Naval Air: The Rising Sun Over Somalia

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October 17, 2009: Japan has sent two more P-3C maritime reconnaissance aircraft to Somalia, to replace the two they had sent earlier this year to Djibouti, where they  patrolled the waters off the coast of Somalia. The Japanese aircraft serve for four months. The two aircraft that returned had made 74 missions and spent 590 hours in the air. The Japanese P-3Cs sighted suspicious ships or boats 410 times, and reported the information to warships below. The P-3s seek out the mother ships, and alert warships to the location where the pirates are operating.

But there are some problems. The American built P-3C maritime reconnaissance aircraft is getting old. The average age of the U.S. P-3Cs is 28 years. The P-3 entered service in 1962. The current version has a cruise speed of 610 kilometers per hour, endurance of up to 13 hours and a crew of eleven. The 116 foot long, propeller driven aircraft has a wingspan of nearly 100 feet. The P-3C can carry about ten tons of weapons (torpedoes, mines, or missiles like Harpoon and Maverick).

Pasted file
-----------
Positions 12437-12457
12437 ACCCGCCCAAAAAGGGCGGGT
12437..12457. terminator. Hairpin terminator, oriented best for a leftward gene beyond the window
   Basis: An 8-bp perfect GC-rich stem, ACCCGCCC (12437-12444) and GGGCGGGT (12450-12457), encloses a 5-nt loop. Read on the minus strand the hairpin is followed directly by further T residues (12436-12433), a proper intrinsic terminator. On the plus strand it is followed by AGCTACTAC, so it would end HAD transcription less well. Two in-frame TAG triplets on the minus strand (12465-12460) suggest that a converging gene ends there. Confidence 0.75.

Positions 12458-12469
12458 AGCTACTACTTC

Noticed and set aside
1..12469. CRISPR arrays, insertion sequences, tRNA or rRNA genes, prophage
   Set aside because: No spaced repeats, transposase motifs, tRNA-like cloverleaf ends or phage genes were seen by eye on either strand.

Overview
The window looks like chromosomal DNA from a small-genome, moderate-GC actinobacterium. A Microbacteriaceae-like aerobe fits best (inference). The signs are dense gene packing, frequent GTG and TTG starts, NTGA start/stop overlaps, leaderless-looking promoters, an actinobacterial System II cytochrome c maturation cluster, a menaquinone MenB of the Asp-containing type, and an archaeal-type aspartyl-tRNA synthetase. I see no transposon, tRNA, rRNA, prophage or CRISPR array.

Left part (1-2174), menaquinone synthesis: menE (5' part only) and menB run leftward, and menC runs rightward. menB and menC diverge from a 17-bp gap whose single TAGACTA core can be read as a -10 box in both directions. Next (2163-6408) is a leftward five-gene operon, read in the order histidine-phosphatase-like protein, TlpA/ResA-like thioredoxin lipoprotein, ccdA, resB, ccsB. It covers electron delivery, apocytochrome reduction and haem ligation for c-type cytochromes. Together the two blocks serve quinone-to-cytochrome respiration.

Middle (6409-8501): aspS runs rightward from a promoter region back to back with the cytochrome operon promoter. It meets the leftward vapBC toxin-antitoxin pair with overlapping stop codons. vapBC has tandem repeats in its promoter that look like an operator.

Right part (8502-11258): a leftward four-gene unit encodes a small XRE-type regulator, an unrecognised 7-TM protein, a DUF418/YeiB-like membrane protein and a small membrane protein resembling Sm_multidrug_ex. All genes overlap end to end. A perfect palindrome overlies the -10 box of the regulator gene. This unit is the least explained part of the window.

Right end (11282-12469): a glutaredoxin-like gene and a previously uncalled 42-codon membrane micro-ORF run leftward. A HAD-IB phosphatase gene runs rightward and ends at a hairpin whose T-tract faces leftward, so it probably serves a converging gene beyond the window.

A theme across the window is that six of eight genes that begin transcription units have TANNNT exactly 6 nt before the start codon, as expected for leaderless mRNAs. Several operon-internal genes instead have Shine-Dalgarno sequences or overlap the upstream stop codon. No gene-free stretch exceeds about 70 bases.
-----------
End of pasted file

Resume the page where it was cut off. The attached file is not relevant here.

The 63 ton P-3 is based on the 1950s era Lockheed Electra airliner. The last P-3 was built in 1990. A more likely replacement for these elderly search planes, are UAVs (Unmanned Aerial Vehicles), like Global Hawk or smaller aircraft like Predator. These UAVs typically stay in the air for 24 hours, or more, at a time. What maritime reconnaissance aircraft need, more than anything else, is endurance or, as the professionals like to put it, "persistence."

The Japanese sent 150 personnel, along with the two aircraft. There are also nearly a dozen other aircraft and UAVs in the area, searching for pirate activity.

 

 

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